Analytics played a key role in the first trade made under new ownership. Last Nov. 20, Miami acquired left-hander and first baseman/outfielder from the Yankees for Minor League pitcher Michael King and international signing bonus pool money.
In Smith, the Marlins saw a left-hander with a mid-90s four-seam fastball with an above-average spin rate of 2,365 rpm. The league average is 2,264 rpms. The higher spin creates more deception for hitters. Before undergoing season-ending surgery a few weeks ago to repair a Grade 3 left lat tear, Smith led all MLB rookies in strikeouts -- 88 in 77 1/3 innings.
"Ownership has been phenomenal in affording us all the resources necessary to build a best-in-class analytics department," Greenlee said. "And because of ownership's genuine interest and support, we are on our way to that end."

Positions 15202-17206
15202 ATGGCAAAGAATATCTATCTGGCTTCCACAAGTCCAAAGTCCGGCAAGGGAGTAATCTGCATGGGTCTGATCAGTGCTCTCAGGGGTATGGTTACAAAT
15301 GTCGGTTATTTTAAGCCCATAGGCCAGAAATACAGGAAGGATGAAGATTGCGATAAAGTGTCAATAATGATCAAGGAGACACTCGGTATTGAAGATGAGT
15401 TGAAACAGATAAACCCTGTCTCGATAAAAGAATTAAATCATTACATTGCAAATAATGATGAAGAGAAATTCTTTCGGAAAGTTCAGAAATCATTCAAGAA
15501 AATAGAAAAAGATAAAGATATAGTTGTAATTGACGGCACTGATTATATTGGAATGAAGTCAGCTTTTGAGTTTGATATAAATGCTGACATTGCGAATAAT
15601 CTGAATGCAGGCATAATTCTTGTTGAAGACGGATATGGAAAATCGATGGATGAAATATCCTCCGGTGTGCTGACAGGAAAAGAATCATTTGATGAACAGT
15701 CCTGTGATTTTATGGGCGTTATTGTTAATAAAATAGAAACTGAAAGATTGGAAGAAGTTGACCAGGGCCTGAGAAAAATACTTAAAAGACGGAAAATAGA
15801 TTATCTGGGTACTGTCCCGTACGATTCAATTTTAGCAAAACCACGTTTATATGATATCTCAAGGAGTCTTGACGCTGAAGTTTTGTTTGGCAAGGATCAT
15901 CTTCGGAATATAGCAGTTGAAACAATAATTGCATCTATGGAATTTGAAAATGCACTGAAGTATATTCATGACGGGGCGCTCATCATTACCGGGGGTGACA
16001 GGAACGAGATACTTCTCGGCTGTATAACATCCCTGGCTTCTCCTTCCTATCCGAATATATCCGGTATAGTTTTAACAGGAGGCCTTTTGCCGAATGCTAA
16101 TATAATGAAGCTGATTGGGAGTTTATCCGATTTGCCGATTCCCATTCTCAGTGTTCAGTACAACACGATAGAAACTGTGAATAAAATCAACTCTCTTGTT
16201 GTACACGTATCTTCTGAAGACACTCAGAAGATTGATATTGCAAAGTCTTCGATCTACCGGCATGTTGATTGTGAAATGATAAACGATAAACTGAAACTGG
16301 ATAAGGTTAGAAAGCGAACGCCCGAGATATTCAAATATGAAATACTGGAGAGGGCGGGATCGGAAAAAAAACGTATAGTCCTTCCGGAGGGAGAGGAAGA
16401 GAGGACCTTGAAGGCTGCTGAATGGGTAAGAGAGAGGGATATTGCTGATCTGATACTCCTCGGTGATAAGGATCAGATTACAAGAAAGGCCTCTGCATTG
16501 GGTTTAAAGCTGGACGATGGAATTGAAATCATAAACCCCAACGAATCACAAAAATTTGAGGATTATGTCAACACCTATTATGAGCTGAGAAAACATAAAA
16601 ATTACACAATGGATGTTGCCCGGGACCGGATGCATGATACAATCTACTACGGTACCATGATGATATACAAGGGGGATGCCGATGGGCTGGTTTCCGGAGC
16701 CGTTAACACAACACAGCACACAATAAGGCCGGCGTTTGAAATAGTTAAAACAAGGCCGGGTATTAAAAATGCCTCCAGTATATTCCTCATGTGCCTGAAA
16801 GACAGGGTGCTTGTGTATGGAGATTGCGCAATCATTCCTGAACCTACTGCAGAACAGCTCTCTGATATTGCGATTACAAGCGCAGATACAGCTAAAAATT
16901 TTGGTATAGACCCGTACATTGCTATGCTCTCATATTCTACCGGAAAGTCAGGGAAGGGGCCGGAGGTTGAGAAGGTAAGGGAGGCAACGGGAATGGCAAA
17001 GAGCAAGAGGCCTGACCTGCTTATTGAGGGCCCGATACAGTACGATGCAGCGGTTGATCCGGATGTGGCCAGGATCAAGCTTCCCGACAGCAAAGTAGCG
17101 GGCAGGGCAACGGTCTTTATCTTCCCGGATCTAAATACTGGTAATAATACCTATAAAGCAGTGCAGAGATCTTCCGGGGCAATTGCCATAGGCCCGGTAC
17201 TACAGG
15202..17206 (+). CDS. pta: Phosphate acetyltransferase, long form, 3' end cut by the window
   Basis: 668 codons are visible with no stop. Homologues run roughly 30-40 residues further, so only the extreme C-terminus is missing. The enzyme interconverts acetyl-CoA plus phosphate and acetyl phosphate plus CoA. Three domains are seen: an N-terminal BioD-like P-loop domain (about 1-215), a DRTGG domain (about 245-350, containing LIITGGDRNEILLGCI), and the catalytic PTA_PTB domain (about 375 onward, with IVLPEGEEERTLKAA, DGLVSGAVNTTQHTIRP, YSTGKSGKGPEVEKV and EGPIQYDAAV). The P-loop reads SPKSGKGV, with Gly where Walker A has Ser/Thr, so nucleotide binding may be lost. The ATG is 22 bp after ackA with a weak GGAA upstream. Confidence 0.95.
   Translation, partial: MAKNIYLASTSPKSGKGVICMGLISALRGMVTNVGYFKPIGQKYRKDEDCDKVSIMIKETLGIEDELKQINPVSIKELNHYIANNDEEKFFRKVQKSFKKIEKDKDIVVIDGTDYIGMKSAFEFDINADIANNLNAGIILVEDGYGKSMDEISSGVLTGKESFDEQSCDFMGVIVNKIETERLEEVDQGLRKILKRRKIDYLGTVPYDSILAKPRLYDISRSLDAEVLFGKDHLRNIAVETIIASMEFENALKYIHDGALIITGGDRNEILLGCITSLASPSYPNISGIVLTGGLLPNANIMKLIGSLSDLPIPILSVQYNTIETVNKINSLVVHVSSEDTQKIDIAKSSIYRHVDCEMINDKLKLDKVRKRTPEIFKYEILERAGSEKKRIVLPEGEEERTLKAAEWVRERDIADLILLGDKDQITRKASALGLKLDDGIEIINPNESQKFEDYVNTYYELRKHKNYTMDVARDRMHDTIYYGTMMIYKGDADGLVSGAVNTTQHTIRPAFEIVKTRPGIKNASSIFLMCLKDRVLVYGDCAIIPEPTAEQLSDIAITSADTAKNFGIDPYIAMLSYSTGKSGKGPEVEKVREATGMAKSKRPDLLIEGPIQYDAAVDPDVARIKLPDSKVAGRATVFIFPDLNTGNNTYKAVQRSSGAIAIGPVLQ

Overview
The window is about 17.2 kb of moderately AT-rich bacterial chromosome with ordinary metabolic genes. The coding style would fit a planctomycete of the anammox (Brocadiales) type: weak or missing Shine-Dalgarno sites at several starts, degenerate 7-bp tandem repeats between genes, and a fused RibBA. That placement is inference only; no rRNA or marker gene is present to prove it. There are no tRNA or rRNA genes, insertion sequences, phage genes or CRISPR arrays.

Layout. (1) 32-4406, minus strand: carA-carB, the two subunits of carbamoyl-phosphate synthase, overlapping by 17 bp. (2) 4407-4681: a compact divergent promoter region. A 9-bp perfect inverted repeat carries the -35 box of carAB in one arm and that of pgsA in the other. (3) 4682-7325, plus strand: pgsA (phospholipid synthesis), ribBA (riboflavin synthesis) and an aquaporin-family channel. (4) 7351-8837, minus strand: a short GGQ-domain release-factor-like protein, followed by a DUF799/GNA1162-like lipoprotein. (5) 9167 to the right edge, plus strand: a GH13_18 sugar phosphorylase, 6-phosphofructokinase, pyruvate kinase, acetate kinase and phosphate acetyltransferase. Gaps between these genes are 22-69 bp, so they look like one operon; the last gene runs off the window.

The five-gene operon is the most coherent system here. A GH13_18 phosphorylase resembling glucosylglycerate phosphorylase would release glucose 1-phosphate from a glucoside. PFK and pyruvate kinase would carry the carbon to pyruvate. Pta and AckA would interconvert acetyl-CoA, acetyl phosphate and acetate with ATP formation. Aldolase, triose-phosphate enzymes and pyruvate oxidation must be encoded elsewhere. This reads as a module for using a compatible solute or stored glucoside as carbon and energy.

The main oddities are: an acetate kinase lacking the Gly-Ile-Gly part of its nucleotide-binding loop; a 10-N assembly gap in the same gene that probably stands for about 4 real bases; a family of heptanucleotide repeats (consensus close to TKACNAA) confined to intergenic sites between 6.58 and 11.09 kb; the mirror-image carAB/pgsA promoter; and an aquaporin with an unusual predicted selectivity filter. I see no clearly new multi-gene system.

Miami also has upgraded its video technology, making a substantial investment in high-definition cameras that pinpoint exactly what players are doing. At the disposal of Joey Nero, the club's MLB video coordinator, the videos show everything in super-slow motion. For example, a normal pitch that takes two seconds to throw in real time can be broken down in a 45- to 60-second video. These clips allow pitchers and staff to see exactly how the ball leaves the hand.
This technology has helped in the development of rookie right-hander . With minor revisions to his mechanics, Hernandez's four-seam spin rate has improved this year. While his season average is 2,177 rpms (below the MLB average), in his past two outings, the pitch has been tracked at 2,363 rpms, according to Statcast™. In those two appearances, the 23-year-old has thrown three scoreless innings with four strikeouts.
"I guess if we had a motto, it's, 'We're not trying to use analytics the most,'" Greenlee said. "That's not the aim. We don't think that's necessarily impressive. It's to use analytics the best."